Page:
Rabbitry Management – Cage Tag Magnet System

In-barn Record Keeping

My magnet system helps me keep track of who’s bred and who’s for sale, which cages are clean and which need to be cleaned, and how much to feed each rabbit (or group of rabbits, in the case of the youngsters).  The magnet system is flexible.  Yours could tell you who’s on medication or who is going to the next show.  The best thing about it is that it is easy.

If you walk down the aisles of my barn, you will see a tag on each cage telling whether the rabbit receives 1/2 cup, 3/4 cup, 1 cup, or free feed.  Most of my rabbits receive 3/4 cup of pellets per day (which is 3 oz. by weight for the extruded feed I use), but those with smaller appetites may receive 1/2 cup and a few with huge appetites (who are not overweight) receive 1 cup of feed.  Mothers with litters, and litters that are still together without their mothers are fed freely, “free feed.”  (Please note that when I was using regular, non-extruded feed, those amounts were 1/3, 1/2, and 2/3 cups).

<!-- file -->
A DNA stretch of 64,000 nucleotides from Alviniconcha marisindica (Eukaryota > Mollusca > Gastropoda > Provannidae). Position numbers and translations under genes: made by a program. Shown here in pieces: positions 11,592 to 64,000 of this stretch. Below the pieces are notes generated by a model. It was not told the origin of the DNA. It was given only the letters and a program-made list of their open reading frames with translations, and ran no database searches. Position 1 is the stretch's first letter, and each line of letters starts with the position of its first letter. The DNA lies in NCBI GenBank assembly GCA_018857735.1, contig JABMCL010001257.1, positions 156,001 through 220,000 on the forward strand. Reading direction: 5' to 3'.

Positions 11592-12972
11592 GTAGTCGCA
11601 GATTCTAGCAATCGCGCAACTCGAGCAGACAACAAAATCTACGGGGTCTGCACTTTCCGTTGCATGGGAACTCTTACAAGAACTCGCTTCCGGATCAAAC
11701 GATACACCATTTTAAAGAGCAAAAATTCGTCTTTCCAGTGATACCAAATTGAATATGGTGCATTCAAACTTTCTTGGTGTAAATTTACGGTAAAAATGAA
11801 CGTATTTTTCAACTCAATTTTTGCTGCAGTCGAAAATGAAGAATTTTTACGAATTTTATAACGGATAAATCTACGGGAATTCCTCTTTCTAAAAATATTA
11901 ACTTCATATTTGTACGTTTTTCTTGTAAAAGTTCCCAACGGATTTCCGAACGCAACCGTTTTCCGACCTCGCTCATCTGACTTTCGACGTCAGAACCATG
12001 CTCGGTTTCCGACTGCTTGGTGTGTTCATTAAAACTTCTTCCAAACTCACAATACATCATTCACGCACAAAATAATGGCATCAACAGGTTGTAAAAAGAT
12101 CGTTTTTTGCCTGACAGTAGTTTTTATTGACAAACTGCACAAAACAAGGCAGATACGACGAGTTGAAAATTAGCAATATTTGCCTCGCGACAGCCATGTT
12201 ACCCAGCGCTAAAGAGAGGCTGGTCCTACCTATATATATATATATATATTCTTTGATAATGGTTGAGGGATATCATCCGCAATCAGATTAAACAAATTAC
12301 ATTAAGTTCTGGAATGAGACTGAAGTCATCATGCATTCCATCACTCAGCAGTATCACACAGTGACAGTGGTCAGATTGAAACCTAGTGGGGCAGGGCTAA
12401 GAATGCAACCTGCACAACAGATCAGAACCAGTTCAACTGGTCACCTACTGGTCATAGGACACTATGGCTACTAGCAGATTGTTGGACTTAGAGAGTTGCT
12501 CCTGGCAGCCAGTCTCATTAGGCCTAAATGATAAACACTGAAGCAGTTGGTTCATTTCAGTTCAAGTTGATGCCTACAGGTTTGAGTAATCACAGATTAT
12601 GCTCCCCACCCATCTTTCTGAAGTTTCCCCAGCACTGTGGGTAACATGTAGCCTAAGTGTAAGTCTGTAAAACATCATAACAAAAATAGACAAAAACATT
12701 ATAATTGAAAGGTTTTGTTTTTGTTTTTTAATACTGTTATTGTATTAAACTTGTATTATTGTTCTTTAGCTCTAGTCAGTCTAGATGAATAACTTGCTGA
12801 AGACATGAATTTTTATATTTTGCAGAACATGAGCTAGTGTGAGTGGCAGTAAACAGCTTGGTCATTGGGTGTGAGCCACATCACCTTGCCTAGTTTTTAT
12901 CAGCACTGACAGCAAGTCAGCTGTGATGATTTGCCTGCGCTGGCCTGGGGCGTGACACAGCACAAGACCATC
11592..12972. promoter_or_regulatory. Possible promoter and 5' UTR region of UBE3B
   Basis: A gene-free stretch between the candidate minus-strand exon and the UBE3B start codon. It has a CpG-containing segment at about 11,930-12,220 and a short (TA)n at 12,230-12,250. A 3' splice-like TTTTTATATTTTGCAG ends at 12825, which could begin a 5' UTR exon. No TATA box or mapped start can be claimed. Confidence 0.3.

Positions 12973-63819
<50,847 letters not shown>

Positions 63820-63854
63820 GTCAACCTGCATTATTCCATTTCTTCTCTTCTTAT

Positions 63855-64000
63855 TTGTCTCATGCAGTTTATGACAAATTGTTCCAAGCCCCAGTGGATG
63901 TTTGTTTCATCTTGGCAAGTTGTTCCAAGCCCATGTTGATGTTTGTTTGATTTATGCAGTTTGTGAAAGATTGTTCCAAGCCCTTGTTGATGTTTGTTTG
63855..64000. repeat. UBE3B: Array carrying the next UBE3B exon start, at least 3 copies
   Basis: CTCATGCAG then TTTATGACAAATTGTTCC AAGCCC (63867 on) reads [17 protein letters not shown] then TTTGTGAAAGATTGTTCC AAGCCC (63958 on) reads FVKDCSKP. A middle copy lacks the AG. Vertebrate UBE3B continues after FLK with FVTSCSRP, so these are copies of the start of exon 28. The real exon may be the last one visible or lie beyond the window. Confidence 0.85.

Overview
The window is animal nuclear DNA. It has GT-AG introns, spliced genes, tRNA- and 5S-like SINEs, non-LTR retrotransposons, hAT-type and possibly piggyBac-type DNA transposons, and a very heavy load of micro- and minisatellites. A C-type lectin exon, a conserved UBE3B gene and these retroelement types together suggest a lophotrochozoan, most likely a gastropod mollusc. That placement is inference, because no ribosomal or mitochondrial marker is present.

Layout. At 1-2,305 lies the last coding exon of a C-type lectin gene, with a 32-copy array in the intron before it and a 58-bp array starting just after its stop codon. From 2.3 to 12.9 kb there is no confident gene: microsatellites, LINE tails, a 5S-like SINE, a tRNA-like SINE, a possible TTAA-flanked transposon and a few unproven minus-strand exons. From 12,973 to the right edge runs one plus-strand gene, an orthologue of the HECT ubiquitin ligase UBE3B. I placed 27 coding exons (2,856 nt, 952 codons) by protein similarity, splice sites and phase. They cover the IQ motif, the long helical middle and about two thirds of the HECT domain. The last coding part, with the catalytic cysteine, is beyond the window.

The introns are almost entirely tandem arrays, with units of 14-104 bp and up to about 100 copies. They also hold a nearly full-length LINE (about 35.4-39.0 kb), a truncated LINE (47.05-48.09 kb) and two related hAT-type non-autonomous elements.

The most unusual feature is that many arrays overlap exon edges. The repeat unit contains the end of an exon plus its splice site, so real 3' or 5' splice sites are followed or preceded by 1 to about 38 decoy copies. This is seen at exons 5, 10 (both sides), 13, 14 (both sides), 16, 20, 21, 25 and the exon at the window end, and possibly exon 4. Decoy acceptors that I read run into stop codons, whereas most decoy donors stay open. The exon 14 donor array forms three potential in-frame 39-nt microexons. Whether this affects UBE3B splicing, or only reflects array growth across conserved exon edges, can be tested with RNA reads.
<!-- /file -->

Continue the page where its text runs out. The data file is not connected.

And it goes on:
Back when I use to have empty cages, they had either a “Cage Ready” or a “Need to Clean” tag on them.  I thought about making the tag say “Clean Cage” but then I would be confused about whether I should clean the cages or whether the cages were already clean!  Usually it’s easy to tell a clean cage from a dirty one, but sometimes a cage is used for a short period of time (or a longer time by one of those very neat rabbits) and may look clean, but still need to be cleaned before another rabbit uses the cage.  Plus, when I see four or more “Need to Clean” tags, it’s time to get out the buckets and brushes.  Otherwise, the task could get overwhelming.

rabbits for sale in a cage tagged cageSome cages have “For Sale” signs on them.  My barn is not designed to contain visitors very well, and often pet customers are roaming the aisles before I know it, picking out my show bunnies for their future pets.  The “For Sale” signs help them to keep their expectations more reasonable (don’t bother falling in love with the ones without the “For Sale” signs).  It also helps me as I deliberate over who I am willing to part with.  I have often removed and replaced the “For Sale” sign several times before finally deciding to sell or keep a rabbit.